Original Research ARTICLE
Structural basis of the sub-cellular topology landscape of Escherichia coli
- 1KU Leuven, Belgium
- 2Free University of Brussels, Belgium
- 3Foundation for Research and Technology Hellas, Greece
- 4University of Crete, Greece
- 5VIB & KU Leuven Center for Brain & Disease Research, Belgium
Cellular proteomes are distributed in multiple compartments: on DNA, ribosomes, on and inside membranes, or they become secreted. Structural properties that allow polypeptides to occupy subcellular niches, particularly to after crossing membranes, remain unclear. We compared intrinsic and extrinsic features in cytoplasmic and secreted polypeptides of the Escherichia coli K-12 proteome. Structural features between the cytoplasmome and secretome are sharply distinct, such that a signal peptide-agnostic machine learning tool distinguishes cytoplasmic from secreted proteins with 95.5% success. Cytoplasmic polypeptides are enriched in aliphatic, aromatic, charged and hydrophobic residues, unique folds and higher early folding propensities. Secretory polypeptides are enriched in polar/small amino acids, β folds, have higher backbone dynamics, higher disorder and contact order and are more often intrinsically disordered. These non-random distributions and experimental evidence imply that evolutionary pressure selected enhanced secretome flexibility, slow folding and looser structures, placing the secretome in a distinct protein class. These adaptations protect the secretome from premature folding during its cytoplasmic transit, optimize its lipid bilayer crossing and allowed it to acquire cell envelope specific chemistries. The latter may favour promiscuous multi-ligand binding, sensing of stress and cell envelope structure changes. In conclusion, enhanced flexibility, slow folding, looser structures and unique folds differentiate the secretome from the cytoplasmome. These findings have wide implications on the structural diversity and evolution of modern proteomes and the protein folding problem.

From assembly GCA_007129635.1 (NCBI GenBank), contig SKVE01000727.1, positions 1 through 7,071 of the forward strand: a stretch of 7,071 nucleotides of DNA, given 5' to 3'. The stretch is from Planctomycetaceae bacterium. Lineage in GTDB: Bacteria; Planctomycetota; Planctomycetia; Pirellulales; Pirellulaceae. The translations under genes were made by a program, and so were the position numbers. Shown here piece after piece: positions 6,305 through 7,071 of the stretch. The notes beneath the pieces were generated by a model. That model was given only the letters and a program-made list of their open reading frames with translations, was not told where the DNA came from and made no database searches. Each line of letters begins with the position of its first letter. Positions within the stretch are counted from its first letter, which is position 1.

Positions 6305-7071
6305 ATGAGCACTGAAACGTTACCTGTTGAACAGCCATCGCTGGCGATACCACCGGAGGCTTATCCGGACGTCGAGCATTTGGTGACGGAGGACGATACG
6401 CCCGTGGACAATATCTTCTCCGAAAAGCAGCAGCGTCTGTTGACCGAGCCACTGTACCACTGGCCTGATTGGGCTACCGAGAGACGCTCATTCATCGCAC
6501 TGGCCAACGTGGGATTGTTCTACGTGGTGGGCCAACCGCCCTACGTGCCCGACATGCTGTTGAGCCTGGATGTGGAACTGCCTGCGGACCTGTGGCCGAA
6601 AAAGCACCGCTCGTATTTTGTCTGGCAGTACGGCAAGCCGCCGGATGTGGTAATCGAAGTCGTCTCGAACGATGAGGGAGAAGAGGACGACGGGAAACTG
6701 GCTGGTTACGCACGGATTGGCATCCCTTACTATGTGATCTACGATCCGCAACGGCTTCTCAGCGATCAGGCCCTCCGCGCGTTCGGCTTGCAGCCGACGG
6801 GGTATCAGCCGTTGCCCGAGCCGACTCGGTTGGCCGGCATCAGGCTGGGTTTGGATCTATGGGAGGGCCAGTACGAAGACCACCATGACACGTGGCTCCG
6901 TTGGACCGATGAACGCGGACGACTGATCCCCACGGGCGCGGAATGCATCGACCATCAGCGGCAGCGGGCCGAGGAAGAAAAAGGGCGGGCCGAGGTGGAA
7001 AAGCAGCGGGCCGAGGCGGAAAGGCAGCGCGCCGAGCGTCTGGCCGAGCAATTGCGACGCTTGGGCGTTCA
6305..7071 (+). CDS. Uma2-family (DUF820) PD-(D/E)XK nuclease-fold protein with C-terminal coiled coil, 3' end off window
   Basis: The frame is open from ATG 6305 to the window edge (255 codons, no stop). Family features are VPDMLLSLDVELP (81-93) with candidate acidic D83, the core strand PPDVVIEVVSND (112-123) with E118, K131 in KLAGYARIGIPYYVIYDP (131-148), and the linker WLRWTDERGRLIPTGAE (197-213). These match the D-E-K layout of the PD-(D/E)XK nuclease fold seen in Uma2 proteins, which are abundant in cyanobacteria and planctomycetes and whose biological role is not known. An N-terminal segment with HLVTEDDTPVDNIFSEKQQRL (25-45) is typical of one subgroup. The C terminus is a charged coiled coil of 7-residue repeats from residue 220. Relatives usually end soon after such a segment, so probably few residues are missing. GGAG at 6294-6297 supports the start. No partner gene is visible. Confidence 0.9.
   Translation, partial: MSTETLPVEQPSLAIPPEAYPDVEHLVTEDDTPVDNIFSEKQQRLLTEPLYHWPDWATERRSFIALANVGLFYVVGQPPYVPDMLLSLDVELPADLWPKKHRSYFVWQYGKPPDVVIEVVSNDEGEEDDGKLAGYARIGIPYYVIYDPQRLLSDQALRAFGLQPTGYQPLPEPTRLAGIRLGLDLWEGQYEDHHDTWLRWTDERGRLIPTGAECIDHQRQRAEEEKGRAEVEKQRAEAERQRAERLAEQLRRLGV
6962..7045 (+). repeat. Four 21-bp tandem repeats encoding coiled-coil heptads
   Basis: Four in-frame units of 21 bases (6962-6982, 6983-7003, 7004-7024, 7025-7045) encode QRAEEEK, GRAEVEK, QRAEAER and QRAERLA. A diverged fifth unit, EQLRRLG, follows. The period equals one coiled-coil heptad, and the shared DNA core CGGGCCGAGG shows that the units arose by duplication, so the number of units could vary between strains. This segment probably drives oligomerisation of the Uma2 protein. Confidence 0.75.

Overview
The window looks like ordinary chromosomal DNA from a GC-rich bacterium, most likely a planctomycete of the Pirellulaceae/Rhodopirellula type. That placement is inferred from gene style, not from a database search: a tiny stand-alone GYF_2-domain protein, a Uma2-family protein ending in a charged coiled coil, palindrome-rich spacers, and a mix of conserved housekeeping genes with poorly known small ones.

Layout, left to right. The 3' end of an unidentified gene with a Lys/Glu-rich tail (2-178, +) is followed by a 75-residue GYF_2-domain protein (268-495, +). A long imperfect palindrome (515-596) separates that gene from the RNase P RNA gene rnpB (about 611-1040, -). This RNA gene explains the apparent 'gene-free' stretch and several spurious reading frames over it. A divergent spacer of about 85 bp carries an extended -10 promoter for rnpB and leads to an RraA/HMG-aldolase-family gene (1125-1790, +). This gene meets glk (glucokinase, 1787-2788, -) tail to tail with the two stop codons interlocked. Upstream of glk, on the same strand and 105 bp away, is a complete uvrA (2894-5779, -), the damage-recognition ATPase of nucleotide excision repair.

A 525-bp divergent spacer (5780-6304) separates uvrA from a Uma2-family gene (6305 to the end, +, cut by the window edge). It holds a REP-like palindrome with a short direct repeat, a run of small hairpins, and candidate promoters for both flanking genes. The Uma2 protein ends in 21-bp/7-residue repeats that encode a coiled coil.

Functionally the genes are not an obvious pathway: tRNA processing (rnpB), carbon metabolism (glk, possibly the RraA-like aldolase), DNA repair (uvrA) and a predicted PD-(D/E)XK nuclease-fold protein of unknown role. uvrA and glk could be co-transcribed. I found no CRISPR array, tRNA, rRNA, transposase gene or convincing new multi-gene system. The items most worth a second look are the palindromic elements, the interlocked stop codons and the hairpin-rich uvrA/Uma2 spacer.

Keywords: protein domain, Protein Fold Class Prediction, Protein targeting and folding, protein targeting and transport, sub cellular topology, Protein Disorder, Protein disorder prediction, Protein disorder analysis, Chaperone, Protein fold classification, Sec (scretion) genes
Received: 12 Apr 2019;
Accepted: 08 Jul 2019.
Edited by:Baolei Jia, Chung-Ang University, South Korea
Reviewed by:Vladimir N. Uversky, University of South Florida, United States
Oxana Galzitskaya, Institute of Protein Research (RAS), Russia
Copyright: © 2019 Loos, Ramakrishnan, Vranken, Tsirigotaki, Tsare, Zorzini, De Geyter, Yuan, Tsamardinos, Klapa, Schymkowitz, Rousseau, Karamanou and Economou. This is an open-access article distributed under the terms of the Creative Commons Attribution License (CC BY). The use, distribution or reproduction in other forums is permitted, provided the original author(s) and the copyright owner(s) are credited and that the original publication in this journal is cited, in accordance with accepted academic practice. No use, distribution or reproduction is permitted which does not comply with these terms.
* Correspondence: Mx. Tassos Economou, KU Leuven, Leuven, Belgium, email@example.com